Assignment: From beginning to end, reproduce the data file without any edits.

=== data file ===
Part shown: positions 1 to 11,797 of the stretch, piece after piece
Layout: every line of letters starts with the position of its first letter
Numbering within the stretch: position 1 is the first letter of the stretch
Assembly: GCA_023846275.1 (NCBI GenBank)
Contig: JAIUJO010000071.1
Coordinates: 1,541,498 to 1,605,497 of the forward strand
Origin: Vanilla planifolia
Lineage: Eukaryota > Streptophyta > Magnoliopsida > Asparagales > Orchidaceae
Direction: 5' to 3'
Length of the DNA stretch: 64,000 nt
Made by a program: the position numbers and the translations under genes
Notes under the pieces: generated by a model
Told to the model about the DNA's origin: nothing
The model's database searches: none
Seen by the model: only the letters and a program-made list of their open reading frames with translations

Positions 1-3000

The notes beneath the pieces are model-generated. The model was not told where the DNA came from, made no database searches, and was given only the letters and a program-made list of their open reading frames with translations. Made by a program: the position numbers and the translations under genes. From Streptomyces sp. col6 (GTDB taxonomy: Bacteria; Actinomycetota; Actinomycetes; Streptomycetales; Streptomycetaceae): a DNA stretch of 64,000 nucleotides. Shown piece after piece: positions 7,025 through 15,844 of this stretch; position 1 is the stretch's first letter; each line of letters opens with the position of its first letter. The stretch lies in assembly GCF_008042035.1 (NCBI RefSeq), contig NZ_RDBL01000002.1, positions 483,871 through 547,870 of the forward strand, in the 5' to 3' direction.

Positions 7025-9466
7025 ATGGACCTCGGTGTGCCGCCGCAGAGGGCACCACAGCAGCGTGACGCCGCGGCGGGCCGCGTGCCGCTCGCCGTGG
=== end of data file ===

Part shown: positions 1 to 11,797 of the stretch, piece after piece
Layout: every line of letters starts with the position of its first letter
Numbering within the stretch: position 1 is the first letter of the stretch
Assembly: GCA_023846275.1 (NCBI GenBank)
Contig: JAIUJO010000071.1
Coordinates: 1,541,498 to 1,605,497 of the forward strand
Origin: Vanilla planifolia
Lineage: Eukaryota > Streptophyta > Magnoliopsida > Asparagales > Orchidaceae
Direction: 5' to 3'
Length of the DNA stretch: 64,000 nt
Made by a program: the position numbers and the translations under genes
Notes under the pieces: generated by a model
Told to the model about the DNA's origin: nothing
The model's database searches: none
Seen by the model: only the letters and a program-made list of their open reading frames with translations

Positions 1-3000

The notes beneath the pieces are model-generated. The model was not told where the DNA came from, made no database searches, and was given only the letters and a program-made list of their open reading frames with translations. Made by a program: the position numbers and the translations under genes. From Streptomyces sp. col6 (GTDB taxonomy: Bacteria; Actinomycetota; Actinomycetes; Streptomycetales; Streptomycetaceae): a DNA stretch of 64,000 nucleotides. Shown piece after piece: positions 7,025 through 15,844 of this stretch; position 1 is the stretch's first letter; each line of letters opens with the position of its first letter. The stretch lies in assembly GCF_008042035.1 (NCBI RefSeq), contig NZ_RDBL01000002.1, positions 483,871 through 547,870 of the forward strand, in the 5' to 3' direction.

Positions 7025-9466
7025 ATGGACCTCGGTGTGCCGCCGCAGAGGGCACCACAGCAGCGTGACGCCGCGGCGGGCCGCGTGCCGCTCGCCGTGG